The gentle slopes of Grand Champagne are covered in a type of chalk composed almost entirely of a variety of oyster fossil found nowhere else, which makes the wines of Cognac so austere, and when distilled, so long-lived.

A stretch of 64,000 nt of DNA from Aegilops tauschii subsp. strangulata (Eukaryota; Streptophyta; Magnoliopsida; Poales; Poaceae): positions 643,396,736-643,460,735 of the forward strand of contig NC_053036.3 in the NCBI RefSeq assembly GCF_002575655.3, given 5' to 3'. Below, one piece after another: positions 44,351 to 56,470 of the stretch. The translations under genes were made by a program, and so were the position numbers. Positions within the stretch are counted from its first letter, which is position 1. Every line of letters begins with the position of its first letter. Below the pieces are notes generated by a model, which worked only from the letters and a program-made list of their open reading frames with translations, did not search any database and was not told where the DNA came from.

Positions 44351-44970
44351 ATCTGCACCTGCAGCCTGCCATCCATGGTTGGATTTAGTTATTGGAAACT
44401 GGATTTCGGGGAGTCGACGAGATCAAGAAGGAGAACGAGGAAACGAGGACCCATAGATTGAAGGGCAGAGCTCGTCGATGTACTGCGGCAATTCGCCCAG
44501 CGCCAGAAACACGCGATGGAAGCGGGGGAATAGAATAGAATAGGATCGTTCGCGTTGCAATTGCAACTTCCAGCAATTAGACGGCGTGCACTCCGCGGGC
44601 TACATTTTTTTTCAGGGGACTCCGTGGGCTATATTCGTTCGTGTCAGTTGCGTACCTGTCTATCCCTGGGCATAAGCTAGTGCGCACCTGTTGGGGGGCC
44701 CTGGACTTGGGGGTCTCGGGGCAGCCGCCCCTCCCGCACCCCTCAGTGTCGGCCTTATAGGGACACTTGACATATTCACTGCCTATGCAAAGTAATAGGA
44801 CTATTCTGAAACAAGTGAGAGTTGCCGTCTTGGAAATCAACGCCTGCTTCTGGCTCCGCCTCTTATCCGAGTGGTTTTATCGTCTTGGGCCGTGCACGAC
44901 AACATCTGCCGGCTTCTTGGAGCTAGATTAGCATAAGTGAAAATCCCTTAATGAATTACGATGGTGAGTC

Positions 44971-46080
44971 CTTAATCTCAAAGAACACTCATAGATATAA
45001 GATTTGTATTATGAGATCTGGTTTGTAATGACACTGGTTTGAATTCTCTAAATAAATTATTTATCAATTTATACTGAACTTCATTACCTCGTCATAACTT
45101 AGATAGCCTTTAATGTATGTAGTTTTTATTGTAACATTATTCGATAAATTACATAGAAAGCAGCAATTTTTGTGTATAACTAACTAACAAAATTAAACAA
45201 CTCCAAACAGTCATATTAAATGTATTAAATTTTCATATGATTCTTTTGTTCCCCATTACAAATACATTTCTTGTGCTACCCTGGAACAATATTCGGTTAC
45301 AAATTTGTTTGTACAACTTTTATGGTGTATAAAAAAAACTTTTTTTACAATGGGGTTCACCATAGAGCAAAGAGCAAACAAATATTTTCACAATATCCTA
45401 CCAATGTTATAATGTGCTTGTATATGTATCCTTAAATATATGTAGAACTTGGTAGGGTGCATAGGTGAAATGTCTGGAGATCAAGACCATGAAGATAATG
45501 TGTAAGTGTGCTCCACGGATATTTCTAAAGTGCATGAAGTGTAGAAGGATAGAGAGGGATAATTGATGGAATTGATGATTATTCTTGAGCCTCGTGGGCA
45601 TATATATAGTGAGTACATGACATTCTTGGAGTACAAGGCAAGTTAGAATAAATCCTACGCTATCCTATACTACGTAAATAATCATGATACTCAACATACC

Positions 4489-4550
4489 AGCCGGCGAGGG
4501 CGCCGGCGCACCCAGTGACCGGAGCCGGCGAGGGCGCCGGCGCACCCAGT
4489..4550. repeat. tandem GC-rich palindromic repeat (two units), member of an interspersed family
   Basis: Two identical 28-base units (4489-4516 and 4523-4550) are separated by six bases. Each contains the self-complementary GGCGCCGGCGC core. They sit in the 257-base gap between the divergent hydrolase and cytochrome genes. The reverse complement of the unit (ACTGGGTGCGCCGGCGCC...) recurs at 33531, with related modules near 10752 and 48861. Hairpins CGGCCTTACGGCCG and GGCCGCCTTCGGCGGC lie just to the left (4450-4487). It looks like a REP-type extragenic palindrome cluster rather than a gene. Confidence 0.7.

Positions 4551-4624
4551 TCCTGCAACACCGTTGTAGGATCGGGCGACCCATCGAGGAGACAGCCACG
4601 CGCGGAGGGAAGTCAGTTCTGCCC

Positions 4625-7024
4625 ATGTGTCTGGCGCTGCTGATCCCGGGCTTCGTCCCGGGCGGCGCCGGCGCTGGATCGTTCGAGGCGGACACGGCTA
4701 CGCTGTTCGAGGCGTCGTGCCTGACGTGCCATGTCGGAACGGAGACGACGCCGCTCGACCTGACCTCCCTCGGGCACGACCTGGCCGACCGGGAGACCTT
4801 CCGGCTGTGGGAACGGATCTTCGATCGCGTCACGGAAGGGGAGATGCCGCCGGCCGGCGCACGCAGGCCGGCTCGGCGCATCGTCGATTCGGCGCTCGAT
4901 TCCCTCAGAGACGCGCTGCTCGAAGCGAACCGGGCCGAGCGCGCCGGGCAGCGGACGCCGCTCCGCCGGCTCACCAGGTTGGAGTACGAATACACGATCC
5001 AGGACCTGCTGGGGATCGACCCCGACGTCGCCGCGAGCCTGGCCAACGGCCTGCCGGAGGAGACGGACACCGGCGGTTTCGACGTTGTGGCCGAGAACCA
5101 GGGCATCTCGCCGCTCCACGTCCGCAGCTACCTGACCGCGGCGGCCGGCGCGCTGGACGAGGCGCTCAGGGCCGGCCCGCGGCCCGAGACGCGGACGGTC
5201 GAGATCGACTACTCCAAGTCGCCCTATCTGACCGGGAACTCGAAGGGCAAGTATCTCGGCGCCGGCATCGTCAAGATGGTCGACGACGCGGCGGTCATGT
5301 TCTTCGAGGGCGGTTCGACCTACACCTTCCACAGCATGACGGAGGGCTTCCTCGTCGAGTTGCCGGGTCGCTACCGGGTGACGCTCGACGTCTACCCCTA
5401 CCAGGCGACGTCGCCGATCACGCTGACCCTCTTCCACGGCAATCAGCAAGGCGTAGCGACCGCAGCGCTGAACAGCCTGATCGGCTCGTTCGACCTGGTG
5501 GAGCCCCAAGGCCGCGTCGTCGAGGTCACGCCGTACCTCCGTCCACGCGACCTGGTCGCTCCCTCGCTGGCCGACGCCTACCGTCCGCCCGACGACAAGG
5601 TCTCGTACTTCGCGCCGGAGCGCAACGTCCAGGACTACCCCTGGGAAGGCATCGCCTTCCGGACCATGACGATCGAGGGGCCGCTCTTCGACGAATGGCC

The region of Cognac is located 60 miles north of Bordeaux on France’s coast and is split by the Charente River. In 1938 the six crus of Cognac were delineated, and of these, Grand Champagne was singled out as the best. Delamain exclusively uses Grand Champagne Cognac for all its products. Not to be confused with sparkling Champagne, Grand Champagne is named for its chalky soil, which is also common in the sparkling wine region. Though it represents only 3.2% of the total Cognac appellation, it is the most extensively planted, with 32,904 acres of vines which comprise 15.6% of Cognac’s total vineyard area. The crests of the gentle slopes of Grand Champagne are covered in a type of chalk composed almost entirely of a variety of oyster fossil found nowhere else, ostrea vesicularis. This soil is what makes the wines of Cognac so austere, and when distilled, so long-lived.

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